University of Hertfordshire

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Original languageEnglish
JournalWomen's Writing Journal
Publication statusAccepted/In press - 20 Jul 2022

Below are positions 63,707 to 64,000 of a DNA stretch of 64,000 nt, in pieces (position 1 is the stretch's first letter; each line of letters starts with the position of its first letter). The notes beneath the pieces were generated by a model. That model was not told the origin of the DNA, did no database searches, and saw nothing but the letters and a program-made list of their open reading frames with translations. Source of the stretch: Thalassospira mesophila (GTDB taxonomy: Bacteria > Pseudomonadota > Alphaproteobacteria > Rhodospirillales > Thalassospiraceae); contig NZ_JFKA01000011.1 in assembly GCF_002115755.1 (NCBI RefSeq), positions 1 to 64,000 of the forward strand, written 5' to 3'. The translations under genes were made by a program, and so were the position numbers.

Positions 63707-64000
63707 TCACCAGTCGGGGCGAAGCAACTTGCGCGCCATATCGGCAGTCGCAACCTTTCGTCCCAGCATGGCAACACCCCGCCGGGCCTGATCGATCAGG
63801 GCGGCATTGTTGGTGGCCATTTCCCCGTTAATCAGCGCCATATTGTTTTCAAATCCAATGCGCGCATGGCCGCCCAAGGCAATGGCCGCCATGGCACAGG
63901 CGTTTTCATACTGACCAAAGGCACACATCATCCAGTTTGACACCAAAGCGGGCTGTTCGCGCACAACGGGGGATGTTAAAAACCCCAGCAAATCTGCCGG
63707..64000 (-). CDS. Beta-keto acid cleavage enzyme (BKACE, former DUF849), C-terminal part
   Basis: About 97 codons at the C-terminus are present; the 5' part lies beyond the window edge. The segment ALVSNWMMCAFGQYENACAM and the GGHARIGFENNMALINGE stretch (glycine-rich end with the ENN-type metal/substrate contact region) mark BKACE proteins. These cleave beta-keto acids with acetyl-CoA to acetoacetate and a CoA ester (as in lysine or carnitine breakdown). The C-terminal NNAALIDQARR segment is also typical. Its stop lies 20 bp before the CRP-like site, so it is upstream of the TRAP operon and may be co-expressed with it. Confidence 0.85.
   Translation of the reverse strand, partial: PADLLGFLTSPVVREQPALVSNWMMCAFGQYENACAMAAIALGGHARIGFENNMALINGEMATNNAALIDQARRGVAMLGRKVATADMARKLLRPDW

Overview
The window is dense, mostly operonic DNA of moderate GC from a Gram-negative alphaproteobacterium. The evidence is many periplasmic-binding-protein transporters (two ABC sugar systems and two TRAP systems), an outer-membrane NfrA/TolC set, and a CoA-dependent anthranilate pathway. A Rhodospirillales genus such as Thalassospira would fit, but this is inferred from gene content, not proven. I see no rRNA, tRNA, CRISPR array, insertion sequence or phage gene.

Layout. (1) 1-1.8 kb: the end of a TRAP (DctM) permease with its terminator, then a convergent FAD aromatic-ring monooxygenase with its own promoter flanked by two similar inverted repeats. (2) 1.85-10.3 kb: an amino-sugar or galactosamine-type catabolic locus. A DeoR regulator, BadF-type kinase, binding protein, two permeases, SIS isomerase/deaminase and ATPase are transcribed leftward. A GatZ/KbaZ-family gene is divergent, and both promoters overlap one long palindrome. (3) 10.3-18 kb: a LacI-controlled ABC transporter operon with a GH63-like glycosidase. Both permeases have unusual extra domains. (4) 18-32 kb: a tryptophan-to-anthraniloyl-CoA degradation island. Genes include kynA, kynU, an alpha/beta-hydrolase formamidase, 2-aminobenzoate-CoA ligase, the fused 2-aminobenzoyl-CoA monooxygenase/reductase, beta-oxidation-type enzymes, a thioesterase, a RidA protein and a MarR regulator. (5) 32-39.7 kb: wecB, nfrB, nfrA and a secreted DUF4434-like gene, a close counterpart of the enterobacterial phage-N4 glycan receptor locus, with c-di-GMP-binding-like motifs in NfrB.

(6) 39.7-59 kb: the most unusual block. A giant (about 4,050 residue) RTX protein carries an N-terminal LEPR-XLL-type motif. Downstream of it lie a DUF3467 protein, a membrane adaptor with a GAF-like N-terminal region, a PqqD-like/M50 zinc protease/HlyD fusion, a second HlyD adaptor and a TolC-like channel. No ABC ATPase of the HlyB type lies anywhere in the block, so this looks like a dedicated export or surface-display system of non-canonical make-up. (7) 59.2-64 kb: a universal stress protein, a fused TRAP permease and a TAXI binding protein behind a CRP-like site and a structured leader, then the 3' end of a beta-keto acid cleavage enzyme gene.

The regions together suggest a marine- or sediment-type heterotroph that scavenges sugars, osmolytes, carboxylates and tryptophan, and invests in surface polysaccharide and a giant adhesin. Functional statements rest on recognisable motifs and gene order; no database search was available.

Discussions about early modern miscarriage have considered in detail how women rationalized miscarriage framing the emotional burden of loss within the context of providence and sin. This valuable interpretation considers women from the moment at which the miscarriage had occurred. The experience of miscarriage, though, did not start at the moment of loss, it began with the first concerns that a foetus was at risk. By the time women were navigating their grief and considering their sins they had already spent time reading the signs of their bodies and consuming remedies to prevent the miscarriage from occurring. This paper investigates remedies designed to prevent miscarriage that were shared and recorded in manuscript recipe collections. These reveal a knowledge community that favoured recipes attested by women’s experiences. It shows that women adapted and reframed medicines for use when the body faced specific threats, and modified remedies based on their own use and experiences. The medicines circulating in the early modern period emphasize the central positions of women’s sensations and emotions to antenatal care. Remedies and treatments were based on women’s observations of patients, women’s observations of their bodies, their interpretations of bodily sensations and their apprehensions.

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